Magnesium and potassium are mainly intracellular ions, sodium and calcium are mainly extracellular ions. When cells are excited, stressed, or de-energized, they lose magnesium and potassium, and take up sodium and calcium. The mitochondria can bind a certain amount of calcium during stress, but accumulating calcium can reach a point at which it inactivates the mitochondria, forcing cells to increase their inefficient glycolytic energy production, producing an excess of lactic acid. Abnormal calcification begins in the mitochondria. 

When cells are stressed or dying, they take up calcium, which tends to excite the cells at the same time that it inhibits their energy production, intensifying their stress. A cramp or a seizure is an example of uncontrolled cellular excitation. Prolonged excitation and stress contribute to tissue inflammation and fibrosis.

Gross calcification generally follows the fibrosis that is produced by inflammation.

Arteries, kidneys, and other organs calcify during aging. At the age of 90, the amount of calcium in the elastic layer of an artery is about 35 times greater than at the age of 20. Nearly every type of tissue, including the brain, is susceptible to the inflammatory process that leads through fibrosis to calcification. The exception is the skeleton, which loses its calcium as the soft tissues absorb calcium.

These observations lead to some simplifying ideas about the nature of aging and disease.

Some people who know about the involvement of calcium in aging, stress, and degeneration suggest eating a low calcium diet, but since we all have skeletons, dietary calcium restriction cant protect our cells, and in fact, it usually intensifies the process of calcification of the soft tissues. Statistics from several countries have clearly shown that the mortality rate (especially from arteriosclerotic heart disease, but also from some other diseases, including cancer) is lower than average in regions that have hard water, which often contains a very large amount of either calcium or magnesium.”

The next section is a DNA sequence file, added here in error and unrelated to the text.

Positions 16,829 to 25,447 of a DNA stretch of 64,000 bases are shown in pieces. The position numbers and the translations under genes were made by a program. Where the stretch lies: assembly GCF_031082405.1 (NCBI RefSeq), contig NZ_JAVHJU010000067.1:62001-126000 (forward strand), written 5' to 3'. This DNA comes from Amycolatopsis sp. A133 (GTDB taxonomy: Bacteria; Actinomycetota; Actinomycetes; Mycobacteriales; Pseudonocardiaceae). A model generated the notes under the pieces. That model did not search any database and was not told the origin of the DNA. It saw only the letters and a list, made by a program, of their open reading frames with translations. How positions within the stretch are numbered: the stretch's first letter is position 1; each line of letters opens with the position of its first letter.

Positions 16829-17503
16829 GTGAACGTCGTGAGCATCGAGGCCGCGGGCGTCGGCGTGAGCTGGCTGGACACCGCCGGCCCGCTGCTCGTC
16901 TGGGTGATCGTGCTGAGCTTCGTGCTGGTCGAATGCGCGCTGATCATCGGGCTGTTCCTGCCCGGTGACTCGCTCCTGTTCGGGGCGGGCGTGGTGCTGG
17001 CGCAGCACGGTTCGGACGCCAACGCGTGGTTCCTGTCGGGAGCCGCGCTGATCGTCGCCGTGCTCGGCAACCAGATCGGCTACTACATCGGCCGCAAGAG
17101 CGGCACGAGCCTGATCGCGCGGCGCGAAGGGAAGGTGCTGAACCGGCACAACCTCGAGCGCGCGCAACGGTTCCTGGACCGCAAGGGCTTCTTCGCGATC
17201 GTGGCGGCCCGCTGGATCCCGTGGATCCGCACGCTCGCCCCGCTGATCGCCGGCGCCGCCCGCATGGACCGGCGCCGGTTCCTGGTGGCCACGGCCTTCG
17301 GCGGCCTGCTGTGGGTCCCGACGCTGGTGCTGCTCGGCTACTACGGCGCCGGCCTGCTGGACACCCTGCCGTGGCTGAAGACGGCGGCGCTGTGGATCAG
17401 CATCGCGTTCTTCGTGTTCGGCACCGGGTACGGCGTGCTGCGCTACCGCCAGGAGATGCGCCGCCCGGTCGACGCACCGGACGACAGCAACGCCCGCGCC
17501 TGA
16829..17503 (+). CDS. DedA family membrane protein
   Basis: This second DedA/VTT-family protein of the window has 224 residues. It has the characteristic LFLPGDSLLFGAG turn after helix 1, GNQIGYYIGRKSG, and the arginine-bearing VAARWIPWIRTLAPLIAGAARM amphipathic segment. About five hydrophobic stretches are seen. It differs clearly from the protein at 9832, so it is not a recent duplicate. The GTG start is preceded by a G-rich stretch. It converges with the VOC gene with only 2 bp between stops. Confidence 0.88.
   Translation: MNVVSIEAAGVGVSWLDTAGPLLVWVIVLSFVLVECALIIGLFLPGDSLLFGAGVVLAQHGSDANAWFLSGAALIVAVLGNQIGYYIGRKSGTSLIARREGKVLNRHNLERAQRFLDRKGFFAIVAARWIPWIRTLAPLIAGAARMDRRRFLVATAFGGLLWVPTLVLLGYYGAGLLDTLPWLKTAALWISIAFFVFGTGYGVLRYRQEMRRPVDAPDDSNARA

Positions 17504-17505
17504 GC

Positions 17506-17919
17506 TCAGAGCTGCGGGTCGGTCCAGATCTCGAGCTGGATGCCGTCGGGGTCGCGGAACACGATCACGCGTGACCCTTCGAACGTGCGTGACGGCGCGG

“Much of the intracellular magnesium is complexed with ATP, and helps to stabilize that molecule. If cellular energy production is low, as in hypothyroidism, cells tend to lose their magnesium very easily, shifting the balance toward the lower energy molecule, ADP, with the release of phosphate. ADP complexes with calcium, rather than magnesium, increasing the cells calcium content.”

“Degenerative diseases, especially cancer, heart disease, and brain diseases, are less prevalent in populations that live at a high altitude. When oxygen pressure is low, the lungs lose carbon dioxide more slowly, and so the amount of carbon dioxide retained in the body is greater. If the basic problem in hypothyroidism is the deficient production of carbon dioxide causing excessive loss of salt and retention of water, resulting in hypo-osmotic body fluids, then we would expect people at high altitude to have better retention of salt, more loss of water, and more hypertonic body fluids.”

“Since respiratory metabolism, governed by the thyroid hormone, is our main source of carbon dioxide, it’s obvious that thyroid deficiency should impair our ability to regulate water and solutes, such as salt.”

“The degenerative diseases can be seen as the cumulative result of stress, in which tissue damage results from the diabetes-like impairment of energy production.”

“Any stress or energy deficit that disturbs cellular structure or function disturbs the interactions among water, proteins, and other components of the cell. Excitation causes a cell to take up extra water, not by osmosis resulting from an increase in the concentration of solutes in the cell, or because the membrane has become porous, but because the structural proteins of the cell have momentarily increased their affinity for water.